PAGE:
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Wednesday, March 23, 2016: Schenevus soccer coach Jim Huntington dies

   Leading off today: Veteran boys soccer coach Jim Huntington, who led Edmeston to the state Class D championship in 2003 and directed Schenevus to its first sectional victory in 14 seasons this past fall, died from an apparent heart attack Tuesday.

   He was 63.

   Otsego County Coroner Jim Dow said Huntington was dead on arrival at Bassett Medical Center in Cooperstown, The Daily Star reported. He was stricken at St. Timothy's Episcopal Church.

   Huntington coached at Worcester and Cherry Valley-Springfield before arriving at Edmeston in 2001. His third season with the Panthers ended with a 1-0 overtime win vs. Chazy in the 2003 NYSPHSAA finals.

   "The first year he came there, none of us knew him, but as soon as he got through the first day of practice, it was like he'd been here four or five years," Brad Belden, who led the 2003 team with 24 goals, told the paper. "Everyone just got closer and closer. To an extent, he was like another dad to all of us."

   Said Edmeston AD Mike Clark: "Obviously he was a great soccer coach, but more importantly, he was a great person. His players really liked him and respected him. He was a quality character and a super guy."

   Huntington's Schenevus team scored a 1-0 upset of Laurens in the opening round of the 2015 Section 4 Class D tournament for its first playoff win since 2001. The Dragons finished with a 9-8 record.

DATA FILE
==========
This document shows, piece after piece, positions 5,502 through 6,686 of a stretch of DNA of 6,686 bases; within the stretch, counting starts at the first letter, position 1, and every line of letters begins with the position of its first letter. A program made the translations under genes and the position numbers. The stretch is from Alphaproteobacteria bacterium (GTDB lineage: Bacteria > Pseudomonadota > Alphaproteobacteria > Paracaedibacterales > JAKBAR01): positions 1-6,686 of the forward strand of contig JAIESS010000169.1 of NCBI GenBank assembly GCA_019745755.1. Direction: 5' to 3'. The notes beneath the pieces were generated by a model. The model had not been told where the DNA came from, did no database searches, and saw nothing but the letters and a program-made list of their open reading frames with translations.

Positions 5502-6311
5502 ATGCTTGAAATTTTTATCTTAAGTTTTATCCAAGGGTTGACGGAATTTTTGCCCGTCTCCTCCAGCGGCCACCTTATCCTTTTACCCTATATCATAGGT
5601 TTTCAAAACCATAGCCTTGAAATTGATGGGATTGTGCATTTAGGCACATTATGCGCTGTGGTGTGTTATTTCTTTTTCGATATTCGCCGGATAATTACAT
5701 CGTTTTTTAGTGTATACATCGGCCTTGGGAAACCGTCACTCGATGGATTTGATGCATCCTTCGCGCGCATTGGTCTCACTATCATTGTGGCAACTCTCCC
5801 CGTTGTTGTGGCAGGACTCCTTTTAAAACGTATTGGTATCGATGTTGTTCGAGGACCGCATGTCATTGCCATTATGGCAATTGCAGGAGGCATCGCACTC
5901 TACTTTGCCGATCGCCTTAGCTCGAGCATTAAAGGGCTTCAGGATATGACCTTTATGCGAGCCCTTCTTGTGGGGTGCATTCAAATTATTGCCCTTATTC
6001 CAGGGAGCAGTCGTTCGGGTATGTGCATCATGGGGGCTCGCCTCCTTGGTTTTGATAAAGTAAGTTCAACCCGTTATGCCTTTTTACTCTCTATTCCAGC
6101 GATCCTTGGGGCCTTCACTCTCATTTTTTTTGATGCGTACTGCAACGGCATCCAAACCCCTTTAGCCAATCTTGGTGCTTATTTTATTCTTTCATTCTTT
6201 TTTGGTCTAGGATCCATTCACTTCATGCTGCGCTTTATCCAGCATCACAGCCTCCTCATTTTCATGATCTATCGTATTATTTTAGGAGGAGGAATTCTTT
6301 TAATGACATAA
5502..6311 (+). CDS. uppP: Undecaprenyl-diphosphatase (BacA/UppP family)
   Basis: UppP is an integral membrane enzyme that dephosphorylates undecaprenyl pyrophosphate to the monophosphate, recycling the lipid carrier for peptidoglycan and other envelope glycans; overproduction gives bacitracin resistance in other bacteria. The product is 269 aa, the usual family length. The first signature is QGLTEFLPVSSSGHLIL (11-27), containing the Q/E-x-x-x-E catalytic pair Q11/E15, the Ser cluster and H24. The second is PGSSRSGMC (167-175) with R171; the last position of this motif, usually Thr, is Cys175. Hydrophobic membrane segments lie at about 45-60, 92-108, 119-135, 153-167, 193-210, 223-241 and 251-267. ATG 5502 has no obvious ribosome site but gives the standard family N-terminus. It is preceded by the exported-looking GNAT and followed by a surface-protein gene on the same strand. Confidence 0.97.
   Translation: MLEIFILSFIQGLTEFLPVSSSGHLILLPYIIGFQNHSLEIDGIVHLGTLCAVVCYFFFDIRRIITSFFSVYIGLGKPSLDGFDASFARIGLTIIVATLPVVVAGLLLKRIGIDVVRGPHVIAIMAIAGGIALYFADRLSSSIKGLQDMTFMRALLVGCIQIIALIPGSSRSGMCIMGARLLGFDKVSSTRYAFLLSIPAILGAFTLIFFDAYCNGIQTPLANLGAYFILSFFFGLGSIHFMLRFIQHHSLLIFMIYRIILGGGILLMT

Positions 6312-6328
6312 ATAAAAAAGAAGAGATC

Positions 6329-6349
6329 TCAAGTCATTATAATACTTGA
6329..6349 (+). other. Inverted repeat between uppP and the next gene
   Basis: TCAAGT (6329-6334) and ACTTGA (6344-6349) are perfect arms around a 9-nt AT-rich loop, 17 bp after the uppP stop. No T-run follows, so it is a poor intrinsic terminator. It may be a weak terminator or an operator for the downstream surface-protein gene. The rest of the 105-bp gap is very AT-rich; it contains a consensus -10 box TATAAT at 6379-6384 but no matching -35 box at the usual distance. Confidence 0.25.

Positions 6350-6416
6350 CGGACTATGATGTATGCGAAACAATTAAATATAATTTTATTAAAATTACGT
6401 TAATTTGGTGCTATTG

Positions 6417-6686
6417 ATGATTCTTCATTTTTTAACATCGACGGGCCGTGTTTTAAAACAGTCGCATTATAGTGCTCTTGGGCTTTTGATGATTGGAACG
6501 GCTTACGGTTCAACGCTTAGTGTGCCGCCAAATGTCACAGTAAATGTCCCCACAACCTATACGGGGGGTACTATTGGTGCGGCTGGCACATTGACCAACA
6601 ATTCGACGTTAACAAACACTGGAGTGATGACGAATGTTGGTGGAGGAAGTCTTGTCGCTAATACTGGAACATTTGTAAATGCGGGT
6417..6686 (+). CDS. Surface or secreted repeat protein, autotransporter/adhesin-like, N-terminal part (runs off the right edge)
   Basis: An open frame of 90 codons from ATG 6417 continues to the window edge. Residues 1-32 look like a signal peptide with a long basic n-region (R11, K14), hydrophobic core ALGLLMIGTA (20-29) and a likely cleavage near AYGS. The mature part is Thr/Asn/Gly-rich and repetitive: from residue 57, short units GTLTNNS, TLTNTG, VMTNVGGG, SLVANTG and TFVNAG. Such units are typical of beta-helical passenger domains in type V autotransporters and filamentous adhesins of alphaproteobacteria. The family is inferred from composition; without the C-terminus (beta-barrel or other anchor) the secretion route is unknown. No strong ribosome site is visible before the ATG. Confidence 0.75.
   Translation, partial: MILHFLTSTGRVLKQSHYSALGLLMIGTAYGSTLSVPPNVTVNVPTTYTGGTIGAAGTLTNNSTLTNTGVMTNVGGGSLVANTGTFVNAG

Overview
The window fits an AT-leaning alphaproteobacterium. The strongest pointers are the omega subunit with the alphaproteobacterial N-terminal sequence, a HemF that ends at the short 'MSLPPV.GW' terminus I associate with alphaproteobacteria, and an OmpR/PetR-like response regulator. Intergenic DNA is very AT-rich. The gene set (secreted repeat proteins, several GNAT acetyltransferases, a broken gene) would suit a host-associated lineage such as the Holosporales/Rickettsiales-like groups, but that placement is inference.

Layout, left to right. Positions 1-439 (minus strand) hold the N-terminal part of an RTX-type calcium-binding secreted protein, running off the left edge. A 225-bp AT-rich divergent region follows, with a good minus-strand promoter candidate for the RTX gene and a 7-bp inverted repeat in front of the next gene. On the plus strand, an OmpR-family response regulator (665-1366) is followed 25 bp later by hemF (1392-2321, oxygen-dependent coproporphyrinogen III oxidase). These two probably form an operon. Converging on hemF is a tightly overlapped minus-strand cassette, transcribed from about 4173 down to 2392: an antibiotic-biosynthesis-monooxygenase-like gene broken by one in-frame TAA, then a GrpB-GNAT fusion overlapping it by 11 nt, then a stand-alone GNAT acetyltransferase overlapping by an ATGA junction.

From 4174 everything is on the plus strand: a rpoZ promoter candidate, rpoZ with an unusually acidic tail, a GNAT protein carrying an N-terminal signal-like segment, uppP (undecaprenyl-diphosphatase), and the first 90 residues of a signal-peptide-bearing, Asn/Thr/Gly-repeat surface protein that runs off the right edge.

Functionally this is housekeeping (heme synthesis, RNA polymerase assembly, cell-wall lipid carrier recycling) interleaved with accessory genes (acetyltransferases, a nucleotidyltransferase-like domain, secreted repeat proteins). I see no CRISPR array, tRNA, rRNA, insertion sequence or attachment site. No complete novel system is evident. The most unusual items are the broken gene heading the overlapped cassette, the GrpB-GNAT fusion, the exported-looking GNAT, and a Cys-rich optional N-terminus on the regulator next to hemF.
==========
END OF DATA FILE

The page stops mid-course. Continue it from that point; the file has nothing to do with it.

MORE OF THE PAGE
Saranac Lake's Raymond dies: John Raymond, who coached the Saranac Lake football program to a 164-60-4 record over 25 seasons, died Friday after a battle with cancer. He was 73.

   Raymond, inducted into the Saranac Lake sports Hall of Fame in 2008, guided Saranac Lake to the NYSPHSAA Class C final in 1995.

   "John was good to the star athletes, but he was even better with the average kid," Mark Farmer, a former player who became head coach in 1999, told The Press-Republican. "He had a unique way of taking average players and getting them to play better than they ever thought they would. And I really think that defined why John was so successful."

   Raymond had three stints as coach. His teams accumulated 84 wins between 1970-84 before he stepped down. When his replacement stepped down after one season, Raymond returned to win 46 more games from 1986-91. His third stint ended in 1998 with a loss in the state semifinals, and Raymond went on to become the district superintendent.

   Eric Bennett, who became head coach in 2010, played for Raymond in 1989-90.

   "He'd call you straight out if something wasn't right or you weren't giving it your best," Bennett said. "But at the same time, he'd put his arm around you and get you where you needed to be."

   Coaching departures: The loss to Elmont in the Federation boys Class A semifinals last weekend was the farewell for Telecommunication Arts & Technology coach Chris Weil.

   Weil, who coached for 25 seasons, told his team during the season that this would be his final year on the sidelines. His Yellow Jackets responded with the first PSAL championship.

   "This was the group that I least really expected to make it this far, but as the season progressed, I knew we had something special," Weil told the Brooklyn Daily.

    • Canajoharie football coach Ken Sullivan also has opted to step down after 17 seasons as the head coach and 19 with the program.

   "I had the opportunity to see my son Kenny play every game for the last three years and my youngest son A.J. is a sophomore and I saw him run one cross-country meet," Sullivan told The Leader-Herald. "It wasn't the only contributing factor, but it was a big one. I figured I would be able to watch him compete for the next couple of years and then we will go from there."